Most eyes have been on Greece, where events are coming to a climax. Meanwhile, a less-noticed financial collapse has overtaken Puerto Rico. That commonwealth has racked up debts of $72 billion, which seems astonishing for an island with a population of 3.6 million, not much more than Iowa. Puerto Rico’s governor now says that “the debt is not payable.” That seems to be true of a lot of sovereign debt these days. Consequently, he is trying to put together a “broad restructuring” in which bondholders would take a substantial loss.
Puerto Rico’s debt works out to around $20,000 for every man, woman and child on the island. The governor says he is trying to avoid a death spiral:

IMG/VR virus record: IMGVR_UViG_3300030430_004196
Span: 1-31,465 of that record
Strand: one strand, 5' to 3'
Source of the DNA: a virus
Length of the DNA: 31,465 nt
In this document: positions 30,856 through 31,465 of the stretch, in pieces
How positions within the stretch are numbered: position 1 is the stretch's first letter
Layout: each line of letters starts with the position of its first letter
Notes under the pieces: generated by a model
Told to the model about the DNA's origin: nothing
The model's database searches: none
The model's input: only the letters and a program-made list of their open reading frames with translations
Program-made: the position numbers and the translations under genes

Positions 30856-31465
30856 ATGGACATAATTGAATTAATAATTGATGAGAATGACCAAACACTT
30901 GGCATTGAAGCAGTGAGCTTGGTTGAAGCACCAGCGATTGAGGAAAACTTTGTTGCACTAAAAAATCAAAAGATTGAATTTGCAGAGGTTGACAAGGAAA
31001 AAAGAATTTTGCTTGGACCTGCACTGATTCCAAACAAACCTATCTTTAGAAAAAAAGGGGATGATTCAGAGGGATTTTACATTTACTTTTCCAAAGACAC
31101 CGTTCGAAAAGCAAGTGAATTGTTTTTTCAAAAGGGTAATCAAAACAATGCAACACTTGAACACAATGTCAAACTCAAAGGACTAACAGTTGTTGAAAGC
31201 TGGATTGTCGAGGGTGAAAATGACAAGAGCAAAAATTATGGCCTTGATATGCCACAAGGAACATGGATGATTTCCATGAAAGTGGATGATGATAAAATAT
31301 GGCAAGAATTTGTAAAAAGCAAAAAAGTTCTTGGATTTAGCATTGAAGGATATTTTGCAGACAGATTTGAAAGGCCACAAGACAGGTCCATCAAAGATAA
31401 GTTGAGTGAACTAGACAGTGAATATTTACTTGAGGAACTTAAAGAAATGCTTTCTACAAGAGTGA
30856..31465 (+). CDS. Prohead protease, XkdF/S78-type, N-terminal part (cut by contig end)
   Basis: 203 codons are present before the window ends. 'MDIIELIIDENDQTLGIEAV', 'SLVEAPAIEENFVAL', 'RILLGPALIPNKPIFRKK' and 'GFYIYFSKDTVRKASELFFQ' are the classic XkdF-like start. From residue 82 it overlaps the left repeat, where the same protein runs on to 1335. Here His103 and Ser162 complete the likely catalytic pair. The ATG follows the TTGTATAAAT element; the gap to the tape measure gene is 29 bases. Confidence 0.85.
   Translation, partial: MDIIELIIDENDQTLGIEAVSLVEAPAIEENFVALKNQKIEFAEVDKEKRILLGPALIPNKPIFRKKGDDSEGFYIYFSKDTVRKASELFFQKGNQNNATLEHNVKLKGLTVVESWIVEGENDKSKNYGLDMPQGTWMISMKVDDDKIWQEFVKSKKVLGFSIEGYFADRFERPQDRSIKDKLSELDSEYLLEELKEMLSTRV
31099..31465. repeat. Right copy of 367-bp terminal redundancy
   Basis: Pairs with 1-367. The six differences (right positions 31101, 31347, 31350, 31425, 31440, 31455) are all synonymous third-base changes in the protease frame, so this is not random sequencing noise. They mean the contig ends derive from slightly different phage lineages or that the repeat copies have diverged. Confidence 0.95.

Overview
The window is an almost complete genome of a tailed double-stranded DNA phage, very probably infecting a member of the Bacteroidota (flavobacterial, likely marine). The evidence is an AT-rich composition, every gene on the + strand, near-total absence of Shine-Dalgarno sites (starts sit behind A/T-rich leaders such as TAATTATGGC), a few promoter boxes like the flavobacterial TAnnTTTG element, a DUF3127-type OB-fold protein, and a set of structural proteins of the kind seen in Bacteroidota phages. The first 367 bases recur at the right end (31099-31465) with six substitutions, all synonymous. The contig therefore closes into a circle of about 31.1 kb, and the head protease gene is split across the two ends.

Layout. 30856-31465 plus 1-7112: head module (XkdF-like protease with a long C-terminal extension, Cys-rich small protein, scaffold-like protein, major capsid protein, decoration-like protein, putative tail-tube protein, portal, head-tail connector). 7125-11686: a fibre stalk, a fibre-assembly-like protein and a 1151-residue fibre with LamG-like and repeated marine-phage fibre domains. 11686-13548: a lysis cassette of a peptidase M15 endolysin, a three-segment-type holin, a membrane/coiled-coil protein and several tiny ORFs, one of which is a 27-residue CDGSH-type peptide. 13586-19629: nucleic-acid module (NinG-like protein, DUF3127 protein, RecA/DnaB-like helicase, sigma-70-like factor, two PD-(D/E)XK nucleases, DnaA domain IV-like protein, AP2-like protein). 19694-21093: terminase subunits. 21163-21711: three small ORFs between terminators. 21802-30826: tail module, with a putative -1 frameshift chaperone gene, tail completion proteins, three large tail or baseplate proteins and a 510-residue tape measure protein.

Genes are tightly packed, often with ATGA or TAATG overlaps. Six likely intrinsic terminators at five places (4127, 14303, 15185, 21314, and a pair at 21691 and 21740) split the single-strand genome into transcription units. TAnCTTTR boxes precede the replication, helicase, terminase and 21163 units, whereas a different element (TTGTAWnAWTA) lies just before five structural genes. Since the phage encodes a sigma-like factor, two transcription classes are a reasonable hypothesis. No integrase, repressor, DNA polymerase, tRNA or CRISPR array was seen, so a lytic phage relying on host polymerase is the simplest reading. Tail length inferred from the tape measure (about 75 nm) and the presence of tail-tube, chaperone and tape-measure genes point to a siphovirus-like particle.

[H]e saw that the island was caught in a vicious circle where it borrowed to balance the budget, raised the debt and had an even bigger budget deficit the next year.
The New York Times reports that many Puerto Ricans, seeing the handwriting on the wall, have walked away from the problem by “leaving for the mainland in droves.” “The mainland” would be here.
If $20,000 in debt for every inhabitant of Puerto Rico sounds ridiculously irresponsible, don’t feel superior: currently, every citizen of the United States is more than $50,000 in debt. That’s over $200,000 for your family of four. The United States is not in a death spiral; I hope that is not only because our government, unlike Puerto Rico, can print dollars. While the future can be foreseen only with hindsight, it seems reasonable to fear that sovereign debt that can’t be paid will be the world’s next financial debacle.